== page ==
Would you criticize an title like "Pro- and anti-American sentiments" as much? I think "anti-American" is a word of such wide spread that it is merited to be put in a title. It's nothing Deep web has made up. It's one important aspect limiting the posibilities of many a democratic US-friendly government (and some undemocratic also, I think).
--Ruhrjung 05:08, 6 Jun 2004 (UTC)
I regard it as sufficient to have a redirect. Just because a smear term is used a lot does not mean it needs to be in an article title. Get-back-world-respect 17:12, 12 Jun 2004 (UTC)

the usage of accusations of anti-Americanism

The following sentence has been removed in the last day. Maybe it ought to be polished and re-inserted at an appropriate location?

It is controversial whether such perceptions are always correct, since it may be that "anti-American" is sometimes used to smear countries which are merely critical or unsupportive of the US. It could conversely (and again, controversially) be argued that some kind of anti-Americanism is usually the root cause of such criticism and lack of support.

--Ruhrjung 19:46, 5 Jun 2004 (UTC)

What do you see in that sentence that is not already dealt with in the introduction? Get-back-world-respect 22:24, 5 Jun 2004 (UTC)
I would put it the other way around. The introduction sumarizes the article. If this isn't considered important enough to be noted in the body of the article, then surely it will soon also be removed from the introduction.
--Ruhrjung 04:47, 6 Jun 2004 (UTC)

4.228's paragraph about Canada

An anonymous user in the IP range 4.228 has been repeatedly trying to insert this paragraph for several days now:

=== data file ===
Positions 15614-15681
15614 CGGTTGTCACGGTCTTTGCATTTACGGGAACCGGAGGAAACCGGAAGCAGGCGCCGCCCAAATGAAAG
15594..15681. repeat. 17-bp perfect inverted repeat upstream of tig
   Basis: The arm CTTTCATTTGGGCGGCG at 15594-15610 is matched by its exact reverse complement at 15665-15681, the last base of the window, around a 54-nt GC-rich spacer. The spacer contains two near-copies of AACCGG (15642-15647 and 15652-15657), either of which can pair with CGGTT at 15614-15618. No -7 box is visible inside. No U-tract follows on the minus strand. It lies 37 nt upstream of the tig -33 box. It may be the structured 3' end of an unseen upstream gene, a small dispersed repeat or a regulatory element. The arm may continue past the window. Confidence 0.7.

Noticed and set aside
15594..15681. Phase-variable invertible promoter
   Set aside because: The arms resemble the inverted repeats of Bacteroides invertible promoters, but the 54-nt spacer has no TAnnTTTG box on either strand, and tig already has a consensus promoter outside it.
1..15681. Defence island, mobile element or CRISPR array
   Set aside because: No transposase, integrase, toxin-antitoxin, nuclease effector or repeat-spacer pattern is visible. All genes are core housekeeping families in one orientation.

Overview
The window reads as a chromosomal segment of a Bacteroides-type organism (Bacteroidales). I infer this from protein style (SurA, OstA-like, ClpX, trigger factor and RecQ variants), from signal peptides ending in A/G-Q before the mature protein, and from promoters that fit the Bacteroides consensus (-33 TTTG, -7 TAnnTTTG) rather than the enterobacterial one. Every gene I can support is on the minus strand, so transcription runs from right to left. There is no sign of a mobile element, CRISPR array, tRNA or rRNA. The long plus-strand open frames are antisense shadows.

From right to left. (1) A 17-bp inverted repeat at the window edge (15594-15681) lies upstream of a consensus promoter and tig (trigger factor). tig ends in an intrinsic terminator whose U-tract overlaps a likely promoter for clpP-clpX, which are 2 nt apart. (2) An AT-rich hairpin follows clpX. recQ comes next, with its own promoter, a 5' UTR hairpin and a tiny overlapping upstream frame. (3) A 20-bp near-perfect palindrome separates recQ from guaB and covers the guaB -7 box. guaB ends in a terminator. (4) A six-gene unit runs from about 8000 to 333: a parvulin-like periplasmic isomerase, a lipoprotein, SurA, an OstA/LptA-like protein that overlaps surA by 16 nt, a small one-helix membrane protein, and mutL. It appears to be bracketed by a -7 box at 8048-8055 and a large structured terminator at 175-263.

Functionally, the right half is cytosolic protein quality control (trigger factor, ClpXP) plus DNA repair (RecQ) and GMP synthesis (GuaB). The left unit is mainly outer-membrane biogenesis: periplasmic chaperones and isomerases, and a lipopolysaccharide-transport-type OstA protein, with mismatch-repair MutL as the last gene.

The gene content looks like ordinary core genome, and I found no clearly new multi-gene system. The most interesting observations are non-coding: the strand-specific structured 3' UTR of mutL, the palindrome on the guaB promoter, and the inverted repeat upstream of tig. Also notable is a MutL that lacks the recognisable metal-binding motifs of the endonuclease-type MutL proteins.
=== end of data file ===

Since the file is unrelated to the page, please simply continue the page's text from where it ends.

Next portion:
It is worth noting in this connection that patriotism and nationalism exists all throughout the world. One particularly egregious example is the Canadian press, which often purports that Canada is more racially diverse than the United States. Many Canadians believe this, when in fact, 87% of Canada is white [1][2]. Many Canadians are also unaware that slavery existed in Canada's history and that discrimination still exists.

But Get-back-world-respect and I have been removing it because this paragraph is purely about Canada, whereas this article is about what people think of America. Rather than discuss it here, he's been trying to sneak it in via various deceitful edit practices. I figured I might as well start off a discussion here myself, taking the moral high road as it were, and see if that gets him to follow along and actually talk about it here too. Bryan 21:33, 5 Jun 2004 (UTC)

He was discussing above (Death penalty and Canada), saw that what he wrote could not convince anyone and decided to engage in edit wars. Get-back-world-respect 22:24, 5 Jun 2004 (UTC)
Ah, I see now. Never mind then. I was planning to stick to the three-revert rule and do everything "by the book" trying to get him to talk about this, but at this point he looks like a plain old troll to me. (I also notice that he hasn't touched the talk: page in ten days, so I can't really count the stuff above as being discussion of this particular edit.) Bryan 22:46, 5 Jun 2004 (UTC)